|Title||Recent developments in narcolepsy research, an explanation for patients and the general public|
|Publication Type||Magazine Article|
|Year of Publication||2000|
|Authors||Siegel, JM |
|Magazine||Narcolepsy Network Newsletter|
|Full Text|| |
Narcolepsy is no longer a mysterious disease. In work reported this September, our group at UCLA and Mignot's group at Stanford independently identified abnormalities in human brains that pinpoint the cause of most human narcolepsy. We were able to acquire four brains of deceased people who had had narcolepsy, and our work was based on a comparison of these brains with the brains of twelve neurologically normal deceased people. There are many different kinds of cells in the brain, with each kind containing different chemicals. In our work, we found that the number of brain cells containing the chemical named hypocretin (also called orexin) was reduced by 85-95% in people with narcolepsy. We found that neurologically normal individuals have about 70,000 hypocretin containing cells, whereas the narcoleptic individuals have between 3,000 and 10,000 of these cells. The brain region where hypocretin cells are located is called the hypothalamus and is located at the base of the brain. We found that scar tissue (also called gliosis) was present in regions of the hypothalamus where hypocretin brain cells used to be. This indicates that the cells were present at birth and died later. It is likely that they died at or shortly before the time of symptom onset.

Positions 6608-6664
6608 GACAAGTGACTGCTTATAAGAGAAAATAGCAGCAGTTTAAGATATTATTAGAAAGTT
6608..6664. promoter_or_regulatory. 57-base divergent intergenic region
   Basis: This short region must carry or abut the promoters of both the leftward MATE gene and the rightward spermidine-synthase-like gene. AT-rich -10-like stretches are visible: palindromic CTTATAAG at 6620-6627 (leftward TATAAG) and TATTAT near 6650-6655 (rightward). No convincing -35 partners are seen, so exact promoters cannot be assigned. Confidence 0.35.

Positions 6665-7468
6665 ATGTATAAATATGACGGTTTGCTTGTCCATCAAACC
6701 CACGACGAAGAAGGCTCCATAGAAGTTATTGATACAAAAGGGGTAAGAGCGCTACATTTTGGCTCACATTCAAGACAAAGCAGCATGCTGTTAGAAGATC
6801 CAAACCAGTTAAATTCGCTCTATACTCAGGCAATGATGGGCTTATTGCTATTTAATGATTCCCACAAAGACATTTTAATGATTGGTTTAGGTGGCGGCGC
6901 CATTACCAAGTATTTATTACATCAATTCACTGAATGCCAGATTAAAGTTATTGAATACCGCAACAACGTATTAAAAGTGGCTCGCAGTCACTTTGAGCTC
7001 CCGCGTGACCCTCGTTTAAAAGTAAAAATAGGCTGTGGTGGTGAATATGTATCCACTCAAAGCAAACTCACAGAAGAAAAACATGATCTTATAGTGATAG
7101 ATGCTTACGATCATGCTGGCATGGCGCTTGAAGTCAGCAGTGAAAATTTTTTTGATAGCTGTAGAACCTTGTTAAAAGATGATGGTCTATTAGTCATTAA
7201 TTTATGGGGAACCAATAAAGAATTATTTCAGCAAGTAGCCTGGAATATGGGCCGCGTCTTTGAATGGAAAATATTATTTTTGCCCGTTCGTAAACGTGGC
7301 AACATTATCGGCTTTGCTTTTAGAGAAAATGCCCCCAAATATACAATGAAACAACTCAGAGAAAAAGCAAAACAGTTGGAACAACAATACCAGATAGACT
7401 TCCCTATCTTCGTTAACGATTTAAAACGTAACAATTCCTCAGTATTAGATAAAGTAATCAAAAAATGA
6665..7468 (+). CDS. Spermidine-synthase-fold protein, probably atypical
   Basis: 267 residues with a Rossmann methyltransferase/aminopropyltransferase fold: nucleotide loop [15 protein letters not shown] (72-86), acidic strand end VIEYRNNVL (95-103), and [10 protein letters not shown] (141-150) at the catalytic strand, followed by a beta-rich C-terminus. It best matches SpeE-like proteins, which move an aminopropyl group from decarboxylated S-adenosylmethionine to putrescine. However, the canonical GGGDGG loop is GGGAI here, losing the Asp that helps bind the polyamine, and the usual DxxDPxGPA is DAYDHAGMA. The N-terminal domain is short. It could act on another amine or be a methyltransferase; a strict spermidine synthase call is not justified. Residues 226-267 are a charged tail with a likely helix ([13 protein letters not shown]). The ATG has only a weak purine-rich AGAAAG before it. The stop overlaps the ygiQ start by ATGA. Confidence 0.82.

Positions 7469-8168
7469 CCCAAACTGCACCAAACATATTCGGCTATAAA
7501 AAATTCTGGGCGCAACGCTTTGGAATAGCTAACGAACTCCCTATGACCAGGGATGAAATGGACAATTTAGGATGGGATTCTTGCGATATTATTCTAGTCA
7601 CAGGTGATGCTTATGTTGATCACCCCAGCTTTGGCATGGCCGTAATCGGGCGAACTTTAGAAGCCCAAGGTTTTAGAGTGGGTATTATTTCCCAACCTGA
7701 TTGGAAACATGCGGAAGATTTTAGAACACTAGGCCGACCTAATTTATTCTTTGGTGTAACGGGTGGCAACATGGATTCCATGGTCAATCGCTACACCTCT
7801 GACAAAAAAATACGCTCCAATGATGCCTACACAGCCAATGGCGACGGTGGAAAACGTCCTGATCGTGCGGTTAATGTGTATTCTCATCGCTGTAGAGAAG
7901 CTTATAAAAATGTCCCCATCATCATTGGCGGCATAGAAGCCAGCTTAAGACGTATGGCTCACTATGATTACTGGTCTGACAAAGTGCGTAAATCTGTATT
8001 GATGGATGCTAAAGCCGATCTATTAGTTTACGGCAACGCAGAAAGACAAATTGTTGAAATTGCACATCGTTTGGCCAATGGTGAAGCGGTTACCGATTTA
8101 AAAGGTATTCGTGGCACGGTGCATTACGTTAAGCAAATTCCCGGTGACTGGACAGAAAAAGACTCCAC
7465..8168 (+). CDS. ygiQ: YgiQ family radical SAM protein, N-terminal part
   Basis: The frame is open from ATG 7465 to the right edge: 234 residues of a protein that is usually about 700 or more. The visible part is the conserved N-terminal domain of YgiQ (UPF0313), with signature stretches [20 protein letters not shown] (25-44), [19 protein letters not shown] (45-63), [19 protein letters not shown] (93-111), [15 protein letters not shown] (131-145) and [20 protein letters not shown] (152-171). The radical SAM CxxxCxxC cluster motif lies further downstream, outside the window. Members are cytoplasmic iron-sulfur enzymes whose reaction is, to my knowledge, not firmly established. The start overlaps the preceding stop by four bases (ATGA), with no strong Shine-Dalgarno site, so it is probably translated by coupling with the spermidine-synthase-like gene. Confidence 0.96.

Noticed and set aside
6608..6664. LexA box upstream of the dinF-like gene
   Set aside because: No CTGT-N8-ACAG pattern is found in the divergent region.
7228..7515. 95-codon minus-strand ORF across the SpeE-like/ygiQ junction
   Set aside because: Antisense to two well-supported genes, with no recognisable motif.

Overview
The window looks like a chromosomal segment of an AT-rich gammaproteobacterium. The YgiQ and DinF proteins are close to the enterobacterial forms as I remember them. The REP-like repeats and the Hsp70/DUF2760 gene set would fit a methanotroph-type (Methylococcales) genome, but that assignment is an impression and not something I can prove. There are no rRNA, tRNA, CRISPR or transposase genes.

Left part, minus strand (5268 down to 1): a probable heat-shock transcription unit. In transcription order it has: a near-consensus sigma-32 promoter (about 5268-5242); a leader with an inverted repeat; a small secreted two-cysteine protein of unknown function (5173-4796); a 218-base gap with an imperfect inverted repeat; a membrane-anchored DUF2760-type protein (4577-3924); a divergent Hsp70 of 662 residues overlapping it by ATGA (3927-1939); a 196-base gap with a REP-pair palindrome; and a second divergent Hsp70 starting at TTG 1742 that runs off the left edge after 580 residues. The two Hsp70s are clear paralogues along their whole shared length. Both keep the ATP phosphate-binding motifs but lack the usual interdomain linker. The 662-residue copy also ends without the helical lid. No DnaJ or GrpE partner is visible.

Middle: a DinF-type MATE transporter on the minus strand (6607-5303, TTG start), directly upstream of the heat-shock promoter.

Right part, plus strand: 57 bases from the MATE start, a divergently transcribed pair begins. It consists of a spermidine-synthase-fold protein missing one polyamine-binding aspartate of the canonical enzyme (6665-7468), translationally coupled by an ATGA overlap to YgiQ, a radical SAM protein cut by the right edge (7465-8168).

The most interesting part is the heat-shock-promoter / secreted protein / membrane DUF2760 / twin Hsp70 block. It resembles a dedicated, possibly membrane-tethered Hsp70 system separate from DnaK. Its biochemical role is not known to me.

The cause of the death of the hypocretin cells is not entirely clear, but there are two possibilities. One is that a specific "poison" produced by the body or absorbed through the environment kills these cells. Parkinson's disease, another neurological disease caused by the loss of specific brain cells, can be triggered by ingested toxins, for instance. The second and more likely possibility is that the hypocretin cells are killed by the immune system, which confuses these cells with an infectious agent such as a virus. Other cells near where the hypocretin cells should have been appear to be normal; this indicates that whatever the cause of the cell loss, the hypocretin cells are targeted very specifically.
There are some differences between the findings of the two studies. Mignot's group concluded that all the hypocretin cells were absent in the hypothalamus of the two brains they examined, but we saw cells that had survived in all four of the brains we studied. Mignot's group also counted only 15-20,000 hypocretin cells in the normal brains they studied, compared to the 70,000 we saw. In addition, Mignot's group did not see scar tissue in the narcoleptic brains. However, we observed this scar tissue in all of the narcoleptic brains we examined. These differences are probably due to differences in the sensitivities of the techniques used in each laboratory. However, both groups are in basic agreement that hypocretin cell loss causes narcolepsy in humans. One problem that both of our groups faced, however, is that very few narcoleptic brains are available for study. Although animal work has been vital in unraveling the mystery of narcolepsy, we now must now have more human brains to study to progress further in our understanding of narcolepsy in humans. People with narcolepsy who will their brains to science can greatly contribute to our understanding of this disorder.
What does finding the cause of narcolepsy mean for people with narcolepsy? This discovery ends the 120-year search for the cause of this debilitating disease. It also has important implications for people with narcolepsy: